Names for the Magi do not appear until the sixth century; all are fictional. "Balthasar" may be a corruption of Belteshazzar, a Babylonian king in the Book of Daniel. "Melchior" may be a combination of two Hebrew words for "king" and "light." And "Caspar" may derive from the name of an Indian king converted by early Christians.

These names first appear in the West in a sixth-century mosaic in the church of St. Apollinaris Nuovo in Ravenna, Italy.

The date for Christmas may have been settled by the fourth century, but legends of the Magi grew throughout the Middle Ages.
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This article begs the question, again, does it really matter what day we celebrate the birth of Christ? I know some people in some sects, both Christian and cultic, don't celebrate Christmas because they insist it isn't the day that Jesus was born, so it wouldn't be right. That just seems like a ridiculous idea to me. Why, other than being a kill-joy, would you insist on that?

Well, I'm tagging everyone (and this means you Kathy, but you can copy and paste from your most recent blog entry) who reads this to share with me in my comments section what their favorite Christmas memory was from this year. I'll share mine tomorrow.

Merry Christmas!

2 comments:

michelle g said...

Oh, you touched on my Dad's big one... So here I am to offer a little bit of history for you as well.

I think we should make sure to note that the Magi were first talked about in the Bible as being shepherds in the field, who had angels appear to them. Kings did not watch sheep. (Except David, but that was before he was king.) Shepherds only stayed in the fields during lambing season... in the spring. Why couldn't Jesus' birthday be March 17 (random), or May 5 (my birthday), or April 15 (the dreaded Tax Day in America)?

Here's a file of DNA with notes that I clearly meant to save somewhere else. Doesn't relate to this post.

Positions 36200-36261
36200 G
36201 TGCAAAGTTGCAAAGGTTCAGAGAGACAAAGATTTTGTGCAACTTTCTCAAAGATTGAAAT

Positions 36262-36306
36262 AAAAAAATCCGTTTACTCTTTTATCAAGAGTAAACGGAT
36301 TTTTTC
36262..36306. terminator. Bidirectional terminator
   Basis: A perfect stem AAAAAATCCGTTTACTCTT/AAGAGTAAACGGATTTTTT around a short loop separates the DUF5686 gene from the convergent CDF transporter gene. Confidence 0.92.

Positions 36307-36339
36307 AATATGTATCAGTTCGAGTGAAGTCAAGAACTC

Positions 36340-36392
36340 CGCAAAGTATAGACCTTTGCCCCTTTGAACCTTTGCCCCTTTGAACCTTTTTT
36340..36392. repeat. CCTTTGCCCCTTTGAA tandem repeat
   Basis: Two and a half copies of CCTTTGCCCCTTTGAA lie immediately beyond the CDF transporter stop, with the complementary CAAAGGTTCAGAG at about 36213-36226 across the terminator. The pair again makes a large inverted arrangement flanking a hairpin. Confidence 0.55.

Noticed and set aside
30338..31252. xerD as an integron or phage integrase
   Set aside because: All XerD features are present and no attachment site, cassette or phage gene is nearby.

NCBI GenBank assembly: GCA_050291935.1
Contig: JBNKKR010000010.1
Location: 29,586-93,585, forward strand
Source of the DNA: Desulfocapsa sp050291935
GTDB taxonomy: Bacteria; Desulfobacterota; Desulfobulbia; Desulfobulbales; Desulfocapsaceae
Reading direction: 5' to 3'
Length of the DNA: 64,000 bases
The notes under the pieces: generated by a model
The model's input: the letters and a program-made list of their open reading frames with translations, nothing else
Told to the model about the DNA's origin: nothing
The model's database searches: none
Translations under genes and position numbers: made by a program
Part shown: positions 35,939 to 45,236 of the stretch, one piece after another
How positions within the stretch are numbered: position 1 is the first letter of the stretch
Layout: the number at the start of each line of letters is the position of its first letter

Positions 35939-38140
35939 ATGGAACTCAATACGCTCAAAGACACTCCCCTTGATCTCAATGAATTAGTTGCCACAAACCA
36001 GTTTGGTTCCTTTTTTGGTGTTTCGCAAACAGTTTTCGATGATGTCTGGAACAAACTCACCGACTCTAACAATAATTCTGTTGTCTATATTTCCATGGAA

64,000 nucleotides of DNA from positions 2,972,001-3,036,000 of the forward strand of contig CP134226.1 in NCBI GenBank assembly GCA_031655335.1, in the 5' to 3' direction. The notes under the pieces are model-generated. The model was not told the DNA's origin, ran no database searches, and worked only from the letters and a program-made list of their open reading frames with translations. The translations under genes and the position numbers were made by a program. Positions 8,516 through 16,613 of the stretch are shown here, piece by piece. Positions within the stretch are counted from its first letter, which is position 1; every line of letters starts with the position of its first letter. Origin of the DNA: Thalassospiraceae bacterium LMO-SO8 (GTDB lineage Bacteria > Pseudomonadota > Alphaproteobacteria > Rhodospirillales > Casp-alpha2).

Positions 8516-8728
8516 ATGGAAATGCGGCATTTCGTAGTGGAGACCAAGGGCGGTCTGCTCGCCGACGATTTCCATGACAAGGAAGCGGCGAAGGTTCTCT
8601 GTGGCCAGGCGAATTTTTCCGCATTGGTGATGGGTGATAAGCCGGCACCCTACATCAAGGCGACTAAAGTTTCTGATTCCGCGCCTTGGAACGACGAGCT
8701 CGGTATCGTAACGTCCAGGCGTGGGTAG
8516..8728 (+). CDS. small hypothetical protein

As for choosing not to celebrate, you don't have to be a kill-joy. You could have other reasons. As Christians, we are told to celebrate the Death, Burial and Resurrection of the Christ on the first day of the week, and we do that in the Lord's Supper. We are not told to celebrate the birth. That may be why we are not given more specific star-sign details about the date.

True, if the Christ had not been born, he could not have died... and true, we celebrate our own birth, why not the birth of the Savior? Because the baby is not supposed to be our focus. The focus should be the Love powering the Sacrifice.

Instead of attacking the date (which is likely wrong), share the message of Jesus at this time of the year. It is the one day every year that the GOVERNMENT has allowed us to shut down our busy lives, and focus on, of all things!?!, GOD. Spread the Love.

Kathy Brown said...

Hi, Jared -
Actually my favorite Christmas memory this year was described on my advent day 23. My mom's birthday. To give her a present that she totally loves, when she least expected one from me, feels wonderful. I think she thought I had forgotten her in a way. My gift is so insignificant in the grand scheme, but so significant to her. I am grateful to God that he provided the means for me to be able to send her that.